Not every picture is going to come out the way I want it to, the first time. It’s not possible that they could come out that way, after all. I imagine that people have drawn these images thousands of times, but they’re not color-by-number charts. I can’t simply point to this square or that loop, and say “paint this blue.”. There’s a process of composition, of outlining and finally of colorizing. Not every effort is going to work out right.
Take this image — the first decan is a man with scales, weighing goods in the market, and he wants to buy and sell. But it could also be a man with a pipe and a book. (I think the lance and the bird dangling by its feet is from the next image, and I misplaced it in the text). In other words, it’s pretty specific, but the composition of the image is complicated. My man is nervous; he’s interested in the scales, but the money aspect of it is less so.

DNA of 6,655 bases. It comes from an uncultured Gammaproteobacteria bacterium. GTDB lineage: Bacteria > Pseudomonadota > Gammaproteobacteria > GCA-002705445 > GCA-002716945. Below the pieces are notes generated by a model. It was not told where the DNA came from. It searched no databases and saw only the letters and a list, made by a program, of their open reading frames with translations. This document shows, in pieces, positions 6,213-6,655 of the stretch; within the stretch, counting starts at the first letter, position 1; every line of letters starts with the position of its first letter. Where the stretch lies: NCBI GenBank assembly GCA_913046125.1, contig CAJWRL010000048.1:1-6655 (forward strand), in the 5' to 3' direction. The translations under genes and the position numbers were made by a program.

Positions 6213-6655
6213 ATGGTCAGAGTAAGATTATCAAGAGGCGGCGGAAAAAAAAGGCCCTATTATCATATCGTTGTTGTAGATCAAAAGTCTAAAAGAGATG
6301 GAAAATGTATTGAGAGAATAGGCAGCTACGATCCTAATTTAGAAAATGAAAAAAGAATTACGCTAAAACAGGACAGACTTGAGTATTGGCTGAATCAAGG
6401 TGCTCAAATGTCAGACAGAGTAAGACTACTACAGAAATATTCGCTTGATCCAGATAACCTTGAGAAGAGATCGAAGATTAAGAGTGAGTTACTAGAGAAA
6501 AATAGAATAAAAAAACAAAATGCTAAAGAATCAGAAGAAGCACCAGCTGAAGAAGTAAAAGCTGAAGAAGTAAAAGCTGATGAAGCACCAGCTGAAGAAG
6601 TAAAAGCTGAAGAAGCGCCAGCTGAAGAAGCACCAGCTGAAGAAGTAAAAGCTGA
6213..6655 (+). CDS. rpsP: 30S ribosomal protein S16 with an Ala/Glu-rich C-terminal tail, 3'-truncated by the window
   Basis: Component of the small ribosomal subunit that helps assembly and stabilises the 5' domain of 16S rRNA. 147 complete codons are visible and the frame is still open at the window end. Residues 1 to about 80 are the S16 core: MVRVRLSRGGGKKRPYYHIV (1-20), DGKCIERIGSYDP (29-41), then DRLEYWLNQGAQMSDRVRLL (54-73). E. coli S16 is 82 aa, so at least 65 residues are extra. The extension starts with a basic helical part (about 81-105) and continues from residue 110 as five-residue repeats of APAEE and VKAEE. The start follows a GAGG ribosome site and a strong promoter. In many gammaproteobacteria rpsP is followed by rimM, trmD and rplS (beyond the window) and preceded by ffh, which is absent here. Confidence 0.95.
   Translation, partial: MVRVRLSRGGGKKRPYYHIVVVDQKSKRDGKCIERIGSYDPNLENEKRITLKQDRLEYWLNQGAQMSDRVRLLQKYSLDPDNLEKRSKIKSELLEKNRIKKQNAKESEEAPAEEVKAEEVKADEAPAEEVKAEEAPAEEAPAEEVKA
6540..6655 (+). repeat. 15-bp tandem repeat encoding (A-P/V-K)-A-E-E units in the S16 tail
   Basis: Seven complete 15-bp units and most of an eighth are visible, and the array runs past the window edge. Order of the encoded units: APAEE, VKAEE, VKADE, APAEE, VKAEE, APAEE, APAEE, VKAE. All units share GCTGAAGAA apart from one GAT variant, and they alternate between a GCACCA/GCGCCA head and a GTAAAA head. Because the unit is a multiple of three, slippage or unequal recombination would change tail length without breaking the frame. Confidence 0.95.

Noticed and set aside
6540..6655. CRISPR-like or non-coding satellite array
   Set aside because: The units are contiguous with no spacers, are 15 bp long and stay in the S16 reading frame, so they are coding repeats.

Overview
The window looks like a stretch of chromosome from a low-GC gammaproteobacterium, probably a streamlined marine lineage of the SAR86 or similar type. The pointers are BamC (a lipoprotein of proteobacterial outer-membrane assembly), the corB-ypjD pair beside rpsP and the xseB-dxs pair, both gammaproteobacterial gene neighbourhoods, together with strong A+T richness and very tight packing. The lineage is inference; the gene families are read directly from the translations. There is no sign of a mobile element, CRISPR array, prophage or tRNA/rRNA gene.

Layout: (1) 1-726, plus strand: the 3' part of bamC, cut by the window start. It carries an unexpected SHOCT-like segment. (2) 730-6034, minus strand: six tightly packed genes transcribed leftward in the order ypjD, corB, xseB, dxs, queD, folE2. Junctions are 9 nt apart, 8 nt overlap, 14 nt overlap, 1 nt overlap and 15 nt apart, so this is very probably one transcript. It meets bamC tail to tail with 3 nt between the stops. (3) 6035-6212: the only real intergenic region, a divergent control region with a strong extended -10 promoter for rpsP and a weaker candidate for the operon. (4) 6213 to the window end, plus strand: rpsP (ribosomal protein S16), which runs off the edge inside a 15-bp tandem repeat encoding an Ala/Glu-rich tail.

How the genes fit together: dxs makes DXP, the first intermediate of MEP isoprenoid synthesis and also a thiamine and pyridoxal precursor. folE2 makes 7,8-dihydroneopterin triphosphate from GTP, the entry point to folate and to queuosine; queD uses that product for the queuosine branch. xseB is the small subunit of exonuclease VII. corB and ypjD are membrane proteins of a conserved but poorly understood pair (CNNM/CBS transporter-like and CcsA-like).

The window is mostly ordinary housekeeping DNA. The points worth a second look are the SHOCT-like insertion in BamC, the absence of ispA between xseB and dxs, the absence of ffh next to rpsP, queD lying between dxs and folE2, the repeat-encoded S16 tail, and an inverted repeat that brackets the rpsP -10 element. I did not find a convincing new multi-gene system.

I could reorient the image, though. If the point of observation shifts back about ten feet, the scales will be separate from the man. We might see the merchant’s stall, the pipe, the open book, and the scales. Instead of being staid and focused only on the scales, our merchant might be engaged in the commerce – the buying and selling – instead of just the scales.
The more I think about it, the more I think I should include elements of several versions of the Decans in each image. The Zodiac signs are very static in their representations, and the Mansions of the Moon are, with a few exceptions, mostly solitary figures. But these decans — especially when multiple image descriptions are combined, often reveal scenes from complex stories. The merchant is never just focused on the scale — he’s interested in customer relationships, in his (or her) book keeping, and his pleasures (the pipe) as well as his money. Making those symbols present in the image is probably wise.